My mom whispered “goodnight girls” from her bedroom. Her voice was calm and consistent, like cream spreading through coffee – my dark secret exposed in one quick stir. (Two weeks later my mom would find a pack of Marlboros in my underwear drawer, and leap into a “healthy decisions” monologue. She never mentioned him, but she didn’t need to. Marlboros were like men. They made you look cool. They were hardly worth it.) After The Truman Show ended, we chucked our empties over the backyard fence, cringing as the bottles clanked on the cold grass, afraid of being caught in this barely venal sin after a night full of the mortal kind. We tiptoed up to bed, deliberating for nearly ten minutes as to where to put the second pill of the Plan B Teenage Starter Kit. Under the bed, we decided: yep, she’ll never check there. It had all felt like a shitty episode of Degrassi, so poorly performed I felt detached enough to mock it. And surprisingly, I didn’t feel all that guilty. No dramatic self-analysis, no excitement, no meaning to be extracted. The act itself hadn’t even hurt. I felt cheated out of an experience I had never bothered to idealize. I couldn’t fall asleep. My friend’s voice in the dark room: “Don’t worry girl, you gotta kiss a lot of


For those who have never had the misfortune of swallowing it, Plan B isn’t as quick and easy as it sounds. There are, in fact, two pills, which no one ever talks about. Nor is it recommended to wait until “the morning after.” The first pill should be taken immediately, as if it’s starting the race miles behind the sperm, like the tortoise after the hare. I could feel the pill’s presence coiling up through my mattress springs. My bed felt too small, like my body had grown out of my Tommy Hilfiger butterfly sheets. I knew the prescribed twelve-hour mark would arrive soon, and I would swallow that little white circle and all would be right as rain. Everything would be fine, if only I could fall asleep. If only I could stop staring at the half-finished sun on my ceiling that I started painting one summer. If only he would stop texting me. If only I couldn’t feel that small pill digging between my shoulder blades. I wished the pill was a small pea instead, and I, a Danish folklore princess, gracefully sensitive to the simplest change, and deserving of the royal treatment. But there are no princesses in America, let alone New Jersey. Turning over, I glanced at the clock. It was 4:32 a.m. I had to get to sleep. I was taking the SATs the next morning and I really wanted to get into NYU. Tentative major: Women’s Studies.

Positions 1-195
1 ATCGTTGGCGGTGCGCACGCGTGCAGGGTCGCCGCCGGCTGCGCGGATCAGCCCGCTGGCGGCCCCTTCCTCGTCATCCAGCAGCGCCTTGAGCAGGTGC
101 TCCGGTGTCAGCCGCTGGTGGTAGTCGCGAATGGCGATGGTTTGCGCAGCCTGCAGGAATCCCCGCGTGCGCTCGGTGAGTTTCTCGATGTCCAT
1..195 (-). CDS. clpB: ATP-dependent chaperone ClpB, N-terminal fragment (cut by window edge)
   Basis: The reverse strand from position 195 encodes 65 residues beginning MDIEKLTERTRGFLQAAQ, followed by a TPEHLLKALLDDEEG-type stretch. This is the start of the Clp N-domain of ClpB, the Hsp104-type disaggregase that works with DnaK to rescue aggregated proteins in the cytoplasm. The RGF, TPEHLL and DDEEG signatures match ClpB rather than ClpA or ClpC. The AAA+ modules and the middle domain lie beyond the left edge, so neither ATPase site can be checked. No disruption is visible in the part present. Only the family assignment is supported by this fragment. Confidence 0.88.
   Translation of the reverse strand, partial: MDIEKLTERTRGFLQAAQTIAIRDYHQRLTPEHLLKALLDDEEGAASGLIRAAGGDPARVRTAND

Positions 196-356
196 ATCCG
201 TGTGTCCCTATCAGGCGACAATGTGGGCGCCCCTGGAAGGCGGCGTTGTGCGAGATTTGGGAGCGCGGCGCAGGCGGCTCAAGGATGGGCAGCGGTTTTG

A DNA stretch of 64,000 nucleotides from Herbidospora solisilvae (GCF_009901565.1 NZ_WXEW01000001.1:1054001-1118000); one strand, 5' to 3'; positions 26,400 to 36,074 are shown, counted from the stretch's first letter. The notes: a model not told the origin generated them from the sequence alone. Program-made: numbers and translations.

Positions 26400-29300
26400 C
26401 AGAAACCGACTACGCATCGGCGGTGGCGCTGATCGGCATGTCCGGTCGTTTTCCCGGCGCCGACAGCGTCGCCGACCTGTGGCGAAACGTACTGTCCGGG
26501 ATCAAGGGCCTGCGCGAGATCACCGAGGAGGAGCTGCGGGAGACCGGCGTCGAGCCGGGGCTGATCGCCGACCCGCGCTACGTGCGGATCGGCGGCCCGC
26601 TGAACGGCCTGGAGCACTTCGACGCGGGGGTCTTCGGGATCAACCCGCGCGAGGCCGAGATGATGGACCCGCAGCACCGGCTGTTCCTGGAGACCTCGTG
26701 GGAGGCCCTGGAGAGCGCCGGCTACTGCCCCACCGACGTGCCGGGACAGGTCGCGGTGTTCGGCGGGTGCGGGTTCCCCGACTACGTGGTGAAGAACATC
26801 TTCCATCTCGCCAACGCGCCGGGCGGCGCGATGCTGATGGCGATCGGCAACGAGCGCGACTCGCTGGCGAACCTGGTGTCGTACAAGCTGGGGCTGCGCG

The McGill Daily | Thursday, March 8, 2012 |


One university degree, please How education is now a commodity Jacqueline Brandon The McGill Daily


ome days, my education seems to pass by like a blur. Students waiting in line to get into a lecture like a horde of customers at a grocery store. Stacks of graded essays and scantron sheets pumped out like manufactured items on an assembly line. McGill is merely a factory, and you are merely a consumer. That is, if you let yourself be one. More than ever, the University appears as the corporation. Only the most apparent example of this includes McGill’s involvement with the private consulting firm McKinsey & Company, who are helping to “streamline” administrative processes. This means that the institution of tenure is being replaced by a system that relies on less-costly sessional professors and course lecturers. If professors are here for less time than their own students, how are meaningful relationships built, let alone maintained? McKinsey’s work at other universities, such as Texas A & M University, also a large public research university, has led to professors being paid based on the number of students enrolled in their course. This system does not take into account the individualized nature of each professor’s research. The system seeks to standardize the university process, to turn it into a factory that sells degrees. The system is creating striking changes in our daily lives. This cannot be ignored. I do not mean to paint the past

as glory days. Certainly structures of oppression, ones that have sought to secure profit over community, equality, and wellbeing have always been present – let’s not forget the series of knighted white male principals from McGill’s early days. What we are striving for is unprecedented. The history of universities points to a tense relationship with imposing structures, such as the church and the state, which sought to sway academia to their advantage. In our own neoliberal time, the private sector fills this role. With clear-cut interests and profits in mind, how is the pursuit of knowledge honest and unbiased? How can academic conclusions lead to new frontiers that serve the public interest when the outcomes are determined by the donations of corporations? Certain faculties at McGill have “industrially funded research” programs. These partnerships do not take social and environmental consequences into consideration. For example, the research done at McGill on asbestos’ health effects, which claimed that chrysotile asbestos is only harmful when one is exposed to large quantities, was linked to corporate funding. This was recently contested by medical groups unconnected to the industry. Another important example is McGill’s profitable relationship to the mining industry. Corporate sponsors of McGill’s Mining Engineering Department, such as Barrick Gold, aided and abetted the violent suppression of labour